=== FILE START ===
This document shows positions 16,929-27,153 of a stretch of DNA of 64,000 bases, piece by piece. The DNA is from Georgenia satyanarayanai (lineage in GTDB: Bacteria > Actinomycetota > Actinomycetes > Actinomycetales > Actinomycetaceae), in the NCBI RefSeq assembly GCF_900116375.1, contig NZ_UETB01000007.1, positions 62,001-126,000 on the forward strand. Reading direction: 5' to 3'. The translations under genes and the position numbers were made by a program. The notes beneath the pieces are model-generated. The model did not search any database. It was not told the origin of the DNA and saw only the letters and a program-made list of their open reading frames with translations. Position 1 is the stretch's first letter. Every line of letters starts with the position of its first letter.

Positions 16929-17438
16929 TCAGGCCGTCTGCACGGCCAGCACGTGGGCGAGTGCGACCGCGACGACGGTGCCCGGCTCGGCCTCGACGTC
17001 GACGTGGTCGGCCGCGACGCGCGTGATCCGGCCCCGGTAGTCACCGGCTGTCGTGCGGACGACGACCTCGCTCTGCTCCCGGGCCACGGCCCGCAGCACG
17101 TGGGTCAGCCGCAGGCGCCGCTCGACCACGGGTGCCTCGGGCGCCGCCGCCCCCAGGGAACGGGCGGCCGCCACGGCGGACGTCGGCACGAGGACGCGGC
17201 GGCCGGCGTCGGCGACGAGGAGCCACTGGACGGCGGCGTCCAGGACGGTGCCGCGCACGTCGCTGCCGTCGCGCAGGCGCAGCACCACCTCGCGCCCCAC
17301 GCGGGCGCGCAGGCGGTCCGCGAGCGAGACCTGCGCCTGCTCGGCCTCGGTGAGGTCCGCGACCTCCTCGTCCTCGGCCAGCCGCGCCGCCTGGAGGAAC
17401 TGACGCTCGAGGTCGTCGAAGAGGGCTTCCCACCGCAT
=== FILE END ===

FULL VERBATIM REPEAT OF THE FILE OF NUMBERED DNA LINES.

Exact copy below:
This document shows positions 16,929-27,153 of a stretch of DNA of 64,000 bases, piece by piece. The DNA is from Georgenia satyanarayanai (lineage in GTDB: Bacteria > Actinomycetota > Actinomycetes > Actinomycetales > Actinomycetaceae), in the NCBI RefSeq assembly GCF_900116375.1, contig NZ_UETB01000007.1, positions 62,001-126,000 on the forward strand. Reading direction: 5' to 3'. The translations under genes and the position numbers were made by a program. The notes beneath the pieces are model-generated. The model did not search any database. It was not told the origin of the DNA and saw only the letters and a program-made list of their open reading frames with translations. Position 1 is the stretch's first letter. Every line of letters starts with the position of its first letter.

Positions 16929-17438
16929 TCAGGCCGTCTGCACGGCCAGCACGTGGGCGAGTGCGACCGCGACGACGGTGCCCGGCTCGGCCTCGACGTC
17001 GACGTGGTCGGCCGCGACGCGCGTGATCCGGCCCCGGTAGTCACCGGCTGTCGTGCGGACGACGACCTCGCTCTGCTCCCGGGCCACGGCCCGCAGCACG
17101 TGGGTCAGCCGCAGGCGCCGCTCGACCACGGGTGCCTCGGGCGCCGCCGCCCCCAGGGAACGGGCGGCCGCCACGGCGGACGTCGGCACGAGGACGCGGC
17201 GGCCGGCGTCGGCGACGAGGAGCCACTGGACGGCGGCGTCCAGGACGGTGCCGCGCACGTCGCTGCCGTCGCGCAGGCGCAGCACCACCTCGCGCCCCAC
17301 GCGGGCGCGCAGGCGGTCCGCGAGCGAGACCTGCGCCTGCTCGGCCTCGGTGAGGTCCGCGACCTCCTCGTCCTCGGCCAGCCGCGCCGCCTGGAGGAAC
17401 TGACGCTCGAGGTCGTCGAAGAGGGCTTCCCACCGCAT